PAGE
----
One Step Forward, Two Steps Back
Recently I decided to schedule an appointment to donate plasma with great hesitation because of my fear of needles and extremely hard time it takes a phlebotomist to draw my blood. Surprisingly, the representative I spoke with encouraged me to donate platelets or red blood cells over plasma. Leaving me somewhat confused because of the great need for plasma, and I was offering to donate without compensation, I asked why she suggested this. The representative then explained that the two blood types they mainly look for are AB and O-Negative. Instead of asking further questions that I felt this representative could not answer, I planned to wait until I was at the facility, to see what they wanted, and if I was qualified to give plasma. The two reasons I question whether I would qualify to donate plasma at the collection center is because I have A-positive blood and as a baby I had Rheumatic Fever which left me with a heart murmur. There is nothing wrong with my blood; however it is more of a health risk for me to donate outside of a hospital setting. I feel that because money can blur ones vision of ‘right and wrong’ from time to time, I don’t believe there should be compensation for plasma, just as there is no compensation for platelets or red blood cells.
It was this conversation that led to further questions and concerns about other donor’s blood types. Do most or all of the donors who are in desperate need of money, all have AB and O-Negative blood types? In the article written by Andrew Pollack - “Is Money Tainting the Plasma Supply?” there are a number of people down-and-out who donate their plasma for money. The article also goes on to mention how the abundance of collection centers are in low-income and high drug usage areas, which could be a motive for donating plasma for compensation. What draws people to these centers is that a single donation of plasma can earn them up to thirty dollars, twice a week. This plasma is then sold to pharmaceutical companies that will then use this plasma to create medications that are used to treat people who have immune deficiencies.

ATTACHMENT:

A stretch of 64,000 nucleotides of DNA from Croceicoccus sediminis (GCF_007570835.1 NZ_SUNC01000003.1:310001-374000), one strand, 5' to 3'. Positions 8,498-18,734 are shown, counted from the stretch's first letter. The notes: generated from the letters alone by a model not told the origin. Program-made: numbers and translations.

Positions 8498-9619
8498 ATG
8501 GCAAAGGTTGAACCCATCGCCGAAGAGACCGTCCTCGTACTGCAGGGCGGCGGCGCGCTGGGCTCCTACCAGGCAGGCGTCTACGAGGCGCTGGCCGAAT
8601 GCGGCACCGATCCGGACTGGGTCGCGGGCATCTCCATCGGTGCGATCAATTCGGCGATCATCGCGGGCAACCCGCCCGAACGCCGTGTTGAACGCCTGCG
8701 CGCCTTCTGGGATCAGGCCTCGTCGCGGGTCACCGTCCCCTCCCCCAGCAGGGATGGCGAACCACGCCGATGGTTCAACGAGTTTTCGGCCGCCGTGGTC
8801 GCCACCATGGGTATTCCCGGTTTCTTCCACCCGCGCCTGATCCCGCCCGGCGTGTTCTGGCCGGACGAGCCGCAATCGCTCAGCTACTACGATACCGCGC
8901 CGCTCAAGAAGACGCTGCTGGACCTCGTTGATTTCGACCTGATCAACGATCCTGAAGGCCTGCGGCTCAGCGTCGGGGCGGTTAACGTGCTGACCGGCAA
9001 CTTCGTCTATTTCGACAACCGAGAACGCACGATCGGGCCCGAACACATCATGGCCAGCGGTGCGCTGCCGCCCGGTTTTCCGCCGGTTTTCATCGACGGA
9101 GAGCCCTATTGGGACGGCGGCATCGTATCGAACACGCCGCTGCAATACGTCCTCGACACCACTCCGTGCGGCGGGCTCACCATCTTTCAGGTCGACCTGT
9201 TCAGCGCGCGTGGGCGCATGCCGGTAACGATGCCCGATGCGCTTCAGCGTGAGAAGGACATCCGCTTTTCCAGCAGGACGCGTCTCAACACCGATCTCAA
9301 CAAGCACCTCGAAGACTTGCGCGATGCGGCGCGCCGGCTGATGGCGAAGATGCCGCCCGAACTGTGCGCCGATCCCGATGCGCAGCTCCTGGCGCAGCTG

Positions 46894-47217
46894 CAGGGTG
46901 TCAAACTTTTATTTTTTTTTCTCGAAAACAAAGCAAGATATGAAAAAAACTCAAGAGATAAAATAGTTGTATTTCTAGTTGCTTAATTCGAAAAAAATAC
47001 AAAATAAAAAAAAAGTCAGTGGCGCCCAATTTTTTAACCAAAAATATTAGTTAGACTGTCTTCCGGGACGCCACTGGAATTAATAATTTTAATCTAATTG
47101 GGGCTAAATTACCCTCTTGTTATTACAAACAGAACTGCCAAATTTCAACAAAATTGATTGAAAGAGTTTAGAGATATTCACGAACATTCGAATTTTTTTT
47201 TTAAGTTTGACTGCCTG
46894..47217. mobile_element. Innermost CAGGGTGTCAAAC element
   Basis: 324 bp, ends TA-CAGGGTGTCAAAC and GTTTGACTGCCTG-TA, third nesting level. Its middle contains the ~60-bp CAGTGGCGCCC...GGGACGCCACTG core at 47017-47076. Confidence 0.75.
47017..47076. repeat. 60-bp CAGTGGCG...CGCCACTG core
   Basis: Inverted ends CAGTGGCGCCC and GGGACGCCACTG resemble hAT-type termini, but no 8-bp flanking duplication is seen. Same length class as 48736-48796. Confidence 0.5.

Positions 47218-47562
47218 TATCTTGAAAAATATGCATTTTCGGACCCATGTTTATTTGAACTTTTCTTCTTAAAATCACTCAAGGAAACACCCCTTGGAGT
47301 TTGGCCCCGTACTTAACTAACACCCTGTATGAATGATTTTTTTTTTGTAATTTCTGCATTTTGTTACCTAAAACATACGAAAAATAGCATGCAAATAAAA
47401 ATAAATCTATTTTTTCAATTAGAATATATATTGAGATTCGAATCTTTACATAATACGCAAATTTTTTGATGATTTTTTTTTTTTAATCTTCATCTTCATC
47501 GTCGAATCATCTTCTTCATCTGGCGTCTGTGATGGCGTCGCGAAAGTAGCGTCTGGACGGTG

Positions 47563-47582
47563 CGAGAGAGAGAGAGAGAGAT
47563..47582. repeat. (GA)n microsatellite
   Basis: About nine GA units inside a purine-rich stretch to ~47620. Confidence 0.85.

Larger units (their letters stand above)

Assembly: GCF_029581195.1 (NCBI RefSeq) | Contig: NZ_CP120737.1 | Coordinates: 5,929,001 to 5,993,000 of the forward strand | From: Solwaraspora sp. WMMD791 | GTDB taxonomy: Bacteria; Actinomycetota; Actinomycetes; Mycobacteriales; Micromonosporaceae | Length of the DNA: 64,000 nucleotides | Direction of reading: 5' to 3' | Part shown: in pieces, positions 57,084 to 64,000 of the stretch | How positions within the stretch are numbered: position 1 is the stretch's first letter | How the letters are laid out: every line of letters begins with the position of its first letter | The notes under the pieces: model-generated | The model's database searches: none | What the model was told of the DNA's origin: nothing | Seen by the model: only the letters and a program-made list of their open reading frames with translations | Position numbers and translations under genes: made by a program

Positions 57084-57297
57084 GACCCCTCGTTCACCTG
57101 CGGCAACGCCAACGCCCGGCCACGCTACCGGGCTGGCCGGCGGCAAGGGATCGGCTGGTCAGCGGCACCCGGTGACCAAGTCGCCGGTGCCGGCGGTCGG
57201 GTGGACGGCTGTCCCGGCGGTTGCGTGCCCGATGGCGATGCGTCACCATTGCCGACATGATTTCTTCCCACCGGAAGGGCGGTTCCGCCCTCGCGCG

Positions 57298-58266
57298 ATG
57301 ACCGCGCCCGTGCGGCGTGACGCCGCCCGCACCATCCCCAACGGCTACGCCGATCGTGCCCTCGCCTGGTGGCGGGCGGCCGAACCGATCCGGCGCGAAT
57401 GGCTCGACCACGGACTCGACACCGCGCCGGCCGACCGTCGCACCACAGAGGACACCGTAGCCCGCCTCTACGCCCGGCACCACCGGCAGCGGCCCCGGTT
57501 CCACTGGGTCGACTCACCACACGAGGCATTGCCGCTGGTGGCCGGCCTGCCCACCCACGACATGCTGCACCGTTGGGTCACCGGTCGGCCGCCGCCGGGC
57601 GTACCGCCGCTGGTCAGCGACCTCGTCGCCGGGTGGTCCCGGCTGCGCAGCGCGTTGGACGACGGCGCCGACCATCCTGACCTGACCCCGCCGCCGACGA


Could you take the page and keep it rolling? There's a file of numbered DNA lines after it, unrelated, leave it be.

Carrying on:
What hits close to home, as I await my appointment to donate plasma, I think about an article that was written by Judith E. Foulke, a writer with the FDA Consumer, she reports that in 1992 the FDA suspended the licenses of AVRE Plasma in Tacoma, Washington. They found 48 deficiencies that were cited and deemed a danger to people’s health. In Foulke’s report, she points out that a number of investigations that were conducted between October 29, 1984 – only three weeks after opening - and April 22, 1992; these were some of the findings by the Seattle District Investigators: several donors records were either inadequate, inconsistent or incomplete – plasma that tested positive for leukemia had no records of being destroyed - Phlebotomists were not properly trained on equipment so that when an apheresis machine alarm sounded, they did not know what to do, and in some cases they had found ways to disabled the alarms – another incident that was reported was that an employee reported that she could not see the hematocrit numbers that were displayed, and yet entered values into the donors records.
As a possible plasma donor, these are and should be huge concerns to myself and anyone who is going in to have plasma drawn and what is done with it afterwards. Even though donor centers test the blood of every donor, there are some diseases such as AIDS that may not be detected since it can lie dormant up to 6-12 weeks. Since there has been known cases of blood contamination not detected through testing at donor centers, it is possible to pass on the AIDS virus to an unlimited number of people. In one known case reported by Harry Nelson, formerly a medical writer for the Los Angeles Times, reports that Joseph Edward Markowski was charged with attempted murder because he donated blood plasma with the…